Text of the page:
Science teacher Gwen Holmesley’s sixth-grade class at Aprende Middle School is learning what it might be like to be birds during a recent morning session.
Using tweezers, toothpicks, clothespins and straws, the students at the Kyrene Elementary District school in Chandler determine which tool would work best to pick up beans or colored water.
This lesson in natural selection shows students how birds’ beaks have adapted over time to help them compete for food.
The activity is completed easily within the 68 minutes Holmesley has to work with the students, but not too long ago it would have been a more difficult task to squeeze in the lecture and the experiment.
Three years ago, the Kyrene district began its Middle School Model program, changing schedules and the way teachers and students are teamed throughout the school day.
Expanding the amount of time teachers in science, math, language arts and social studies spend with students has been beneficial to the teachers in those subjects, according to the teachers themselves and the district’s administration.
“We do a lot of labs and activities that take up time,” Holmesley said. “With this new schedule, we’re not having to interrupt and then re-establish what is going on the next day. It makes a lot more sense to students.”
Holmesley, a 16-year educator, said the school’s former 45-minute periods made teaching difficult.
“It was the shortest I had ever taught and it was tough to get things done,” she said. Initially, some teachers were worried about filling the time in the extended periods, but she said they adjusted quickly.
“It was not difficult for me at all,” she said. “This was the way it should have been done all along.”
The district will begin researching the middle school model this school year to determine how it’s working. It will look at test scores over the last three years, as well as surveys and other data to determine whether the district has been able to improve student achievement, increase teacher satisfaction, save money and reduce discipline problems by switching to the middle school model.
David Garcia, assistant professor at Arizona State University’s College of Education, is conducting the research.
“What Kyrene is doing is rare and has quite a bit of foresight,” he said of how the district has implemented the changes and is researching the results, with the help of the community.
“What usually happens is that someone comes in, takes a look around and then goes away and does the research,” he said. Instead, in Kyrene people are being asked for their input as to what should be assessed, so that there’s no disputing what’s been measured after release of the final report.
By the end of the school year, Garcia hopes to have outcomes of the project finalized, with a final report expected in fall 2008.
Kyrene had junior high schools until the late 1980s when, along with many schools in the U.S., it switched to a middle school system.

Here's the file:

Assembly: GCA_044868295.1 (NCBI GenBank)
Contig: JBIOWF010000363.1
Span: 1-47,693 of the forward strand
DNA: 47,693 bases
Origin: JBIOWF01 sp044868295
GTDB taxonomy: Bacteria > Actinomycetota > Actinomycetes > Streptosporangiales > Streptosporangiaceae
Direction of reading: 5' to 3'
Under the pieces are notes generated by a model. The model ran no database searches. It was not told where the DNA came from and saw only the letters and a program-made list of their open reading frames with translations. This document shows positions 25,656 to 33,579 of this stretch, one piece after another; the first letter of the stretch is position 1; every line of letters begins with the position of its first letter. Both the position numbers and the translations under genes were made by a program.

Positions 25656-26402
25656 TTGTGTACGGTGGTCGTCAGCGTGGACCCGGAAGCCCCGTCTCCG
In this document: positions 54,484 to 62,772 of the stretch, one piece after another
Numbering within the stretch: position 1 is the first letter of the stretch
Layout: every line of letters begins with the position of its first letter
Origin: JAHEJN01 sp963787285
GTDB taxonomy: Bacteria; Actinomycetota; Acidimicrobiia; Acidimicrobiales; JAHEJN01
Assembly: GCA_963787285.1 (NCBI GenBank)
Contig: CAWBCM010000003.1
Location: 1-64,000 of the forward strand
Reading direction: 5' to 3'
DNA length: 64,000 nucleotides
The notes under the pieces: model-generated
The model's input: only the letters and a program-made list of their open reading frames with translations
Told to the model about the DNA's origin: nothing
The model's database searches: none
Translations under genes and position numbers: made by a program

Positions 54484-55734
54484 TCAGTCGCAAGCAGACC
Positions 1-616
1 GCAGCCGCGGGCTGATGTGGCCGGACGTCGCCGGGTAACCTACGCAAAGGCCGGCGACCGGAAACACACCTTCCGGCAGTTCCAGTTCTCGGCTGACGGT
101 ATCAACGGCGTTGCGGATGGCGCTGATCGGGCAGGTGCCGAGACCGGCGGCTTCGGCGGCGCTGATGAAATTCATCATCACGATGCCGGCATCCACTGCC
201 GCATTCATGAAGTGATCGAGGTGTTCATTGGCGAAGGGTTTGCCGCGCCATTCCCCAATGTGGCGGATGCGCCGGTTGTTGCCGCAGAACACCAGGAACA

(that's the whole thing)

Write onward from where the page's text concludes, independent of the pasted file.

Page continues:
Superintendent David Schauer, who was a middle school principal at the time, said there were problems with that system, too, because schedules were so different from school to school.
“In some schools, kids were getting significantly more language arts than in other schools, for instance,” he said. “That was a big problem.”
In the early 1990s, they addressed that problem by moving to the same schedules but still found major differences between schools when it came to how many teachers were sharing the same group of students. Some students moved among as few as two teachers, while others could move among as many as six.
The new Kyrene Middle School Model ensures students have a uniform experience no matter what school they attend. Teams of four teachers share 120 students and each core subject is taught during an extended instructional period.
There have been some problems with the new system that have already been addressed.
For example, the schools began having an academic lab period under the new scheduling, but Schauer said a fair number of teachers didn’t have any idea of what to do with it.
“We didn’t provide much in the way of guidelines, but we’ve since addressed that,” he said.
Also, students went from having their elective courses — things like music and art — every day, to having electives rotated every other day. Schauer said this initially upset some teachers, particularly orchestra instructors, who argued that students needed daily practice to improve.
The research will show if there are any other problems with the model that need to be addressed, but Schauer said the district is committed to sticking with the new way of doing business in Kyrene.
“Ultimately, this is about having smaller teams, with fewer students and teachers who intimately know kids,” he said. “We’ll be looking forward to the findings of this research, but we plan to continue with this model, even if we have to make adjustments based on the research.”